Tuesday 29th January

After the excited rush to prepare for and shoot the New Zealand Match yesterday, the team has now settled down into a routine for individual shooting in the New Zealand championships.

This is the first of four days of individual competition: the Masefield today followed by the Ballinger Belt over Wednesday to Friday.

As we arrived on the range, the cloud cover extended down to about 100 feet above the ground at the targets, and barely higher further back.

And the bugs & flies were out in force. David Armstrong changed the warm-up routine by adding the flapping arms to keep the bugs away, and possibly the cloud ceiling up.

Our experience so far is that if the sun is not out already at the start of the day then it burns through the cloud very effectively later on. Today this came late on in the 300 yard shoot, and 600 yards became pretty warm as a result.  A two hour early lunch gap was called for 11am – 1pm, after which the 900 and 1000 yard shoots were held in possibly the hottest and sunniest conditions to date, with temperatures in the low 30s.  After an already-warm morning, such conditions at Bisley would have seen people retiring from the day either side of 900 yards and we believe that a number did so today, but not he 85 year old kiwi shooting with one of our diarists.

Wind conditions were very gentle for the short range shoots and then became highly fickle in time for long range.  All individual shooting here is fired in “strings”, i.e. a list of around 8 shooters, each of whom has an allotted time to fire their whole shoot (as opposed to being grouped in a 3 and firing in turn, “Bisley style”).  It is quite rare for us to experience this for the whole of a national championship, but it sets us up well for the Worlds next week.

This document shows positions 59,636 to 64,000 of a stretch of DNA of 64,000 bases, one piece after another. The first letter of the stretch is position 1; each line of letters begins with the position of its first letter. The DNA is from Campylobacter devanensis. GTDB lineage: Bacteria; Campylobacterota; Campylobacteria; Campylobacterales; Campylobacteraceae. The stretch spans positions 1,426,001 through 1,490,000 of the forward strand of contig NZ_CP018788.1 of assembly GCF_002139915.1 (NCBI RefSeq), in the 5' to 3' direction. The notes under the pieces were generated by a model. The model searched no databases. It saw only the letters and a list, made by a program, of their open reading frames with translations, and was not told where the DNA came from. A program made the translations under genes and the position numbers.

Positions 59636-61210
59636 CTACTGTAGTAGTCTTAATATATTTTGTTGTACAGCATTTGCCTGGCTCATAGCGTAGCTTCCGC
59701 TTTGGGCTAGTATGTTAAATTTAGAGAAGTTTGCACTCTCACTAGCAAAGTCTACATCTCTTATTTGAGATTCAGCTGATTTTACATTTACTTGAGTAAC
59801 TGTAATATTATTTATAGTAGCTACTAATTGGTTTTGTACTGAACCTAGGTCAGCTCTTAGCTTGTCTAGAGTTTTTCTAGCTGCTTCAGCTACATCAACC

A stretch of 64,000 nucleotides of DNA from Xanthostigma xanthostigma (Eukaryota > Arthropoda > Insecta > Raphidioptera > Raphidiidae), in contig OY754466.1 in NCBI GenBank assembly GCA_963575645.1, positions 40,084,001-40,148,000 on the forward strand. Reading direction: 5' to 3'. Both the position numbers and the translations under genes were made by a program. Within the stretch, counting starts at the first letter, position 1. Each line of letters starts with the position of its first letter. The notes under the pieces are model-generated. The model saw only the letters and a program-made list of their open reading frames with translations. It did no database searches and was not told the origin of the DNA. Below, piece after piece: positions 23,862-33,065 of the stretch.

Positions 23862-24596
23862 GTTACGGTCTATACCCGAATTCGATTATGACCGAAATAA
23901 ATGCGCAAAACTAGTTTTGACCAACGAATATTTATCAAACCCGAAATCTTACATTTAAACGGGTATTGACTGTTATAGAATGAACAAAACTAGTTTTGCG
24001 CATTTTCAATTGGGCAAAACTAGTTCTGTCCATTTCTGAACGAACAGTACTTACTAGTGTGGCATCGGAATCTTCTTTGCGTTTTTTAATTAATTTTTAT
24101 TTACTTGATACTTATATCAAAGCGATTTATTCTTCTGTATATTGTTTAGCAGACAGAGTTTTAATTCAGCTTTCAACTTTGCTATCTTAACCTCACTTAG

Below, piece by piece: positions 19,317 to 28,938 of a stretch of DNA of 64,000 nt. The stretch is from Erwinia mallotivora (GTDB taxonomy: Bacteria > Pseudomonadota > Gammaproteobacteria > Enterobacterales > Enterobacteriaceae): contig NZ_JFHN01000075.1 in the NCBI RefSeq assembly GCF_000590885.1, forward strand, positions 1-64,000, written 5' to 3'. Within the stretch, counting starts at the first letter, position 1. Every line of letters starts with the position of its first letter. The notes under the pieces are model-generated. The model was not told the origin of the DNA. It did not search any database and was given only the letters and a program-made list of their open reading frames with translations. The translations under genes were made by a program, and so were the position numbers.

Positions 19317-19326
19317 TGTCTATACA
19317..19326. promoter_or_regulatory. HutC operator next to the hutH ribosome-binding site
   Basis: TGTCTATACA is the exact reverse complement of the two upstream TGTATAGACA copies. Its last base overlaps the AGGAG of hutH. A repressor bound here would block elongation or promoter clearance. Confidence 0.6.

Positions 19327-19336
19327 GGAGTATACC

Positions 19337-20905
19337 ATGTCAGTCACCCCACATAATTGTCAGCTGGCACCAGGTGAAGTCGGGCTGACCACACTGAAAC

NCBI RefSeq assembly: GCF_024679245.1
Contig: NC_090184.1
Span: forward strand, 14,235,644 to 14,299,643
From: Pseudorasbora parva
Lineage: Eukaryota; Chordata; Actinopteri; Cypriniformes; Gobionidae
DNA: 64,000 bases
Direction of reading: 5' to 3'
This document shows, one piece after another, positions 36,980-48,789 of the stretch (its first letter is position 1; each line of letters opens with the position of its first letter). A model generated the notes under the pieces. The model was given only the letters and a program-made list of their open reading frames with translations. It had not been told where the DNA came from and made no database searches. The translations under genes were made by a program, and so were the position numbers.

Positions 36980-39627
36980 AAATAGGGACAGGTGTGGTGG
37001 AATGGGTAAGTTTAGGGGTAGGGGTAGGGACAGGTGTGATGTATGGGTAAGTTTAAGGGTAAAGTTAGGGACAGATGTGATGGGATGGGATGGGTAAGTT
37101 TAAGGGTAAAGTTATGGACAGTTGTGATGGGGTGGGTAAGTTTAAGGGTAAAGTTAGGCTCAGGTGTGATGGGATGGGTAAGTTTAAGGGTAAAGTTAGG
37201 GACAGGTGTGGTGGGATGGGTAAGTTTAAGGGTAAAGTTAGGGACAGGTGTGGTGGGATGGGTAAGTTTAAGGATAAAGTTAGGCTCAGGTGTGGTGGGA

A quick detail shot as a string might last little more than an hour, especially firing 2 sighters and just 7 counting shots at each distance today.  Longer shoots and harder conditions would make for a much longer day on the range, which we anticipate later this week and next week.  Even with this short duration of a detail, the time when one shoots can affect the extent of the challenge (frequently a criticism of Bisley style shooting, where a single shoot might be spread over half a day for short range and a whole day for long range).

1000 yards, in particular, offered some interesting conditions, with the earlier shooters needing a wind bracket between 5 and 8 minutes right, with gusts as far as 10; by contrast, this diarist needed 1 to 3 right as the last shooter on his target, albeit failing to capitalise owing to a bit of heat-induced pulse.At the time of writing, results have not been published from the range; however, the team’s own stats are visible elsewhere on our website, showing David Luckman top of the day within GBRT (on 139.12 ex 140), followed closely by Matthew Ensor on 138.15 and 137s from Nigel Ball, Toby Raincock and Rick Shouler.  7 of the team went clean on the morning (with 70 ex 70 over 300 & 600 yards combined), and across 900 and 1000 in the afternoon, the team made 10 scores of 35 (the single range maximum).

Dinner this evening was Thai for some and a barbecue at the back of the hotel for the rest. Tomorrow promises to be even warmer…


  1. Sarah

    Well done Daddy! Lots of love Arthur xxx

  2. Mike

    Your posts spread warmth around the globe. Wind chill made it feel like -27c in NB Canada this morning.
    Keep up the great work


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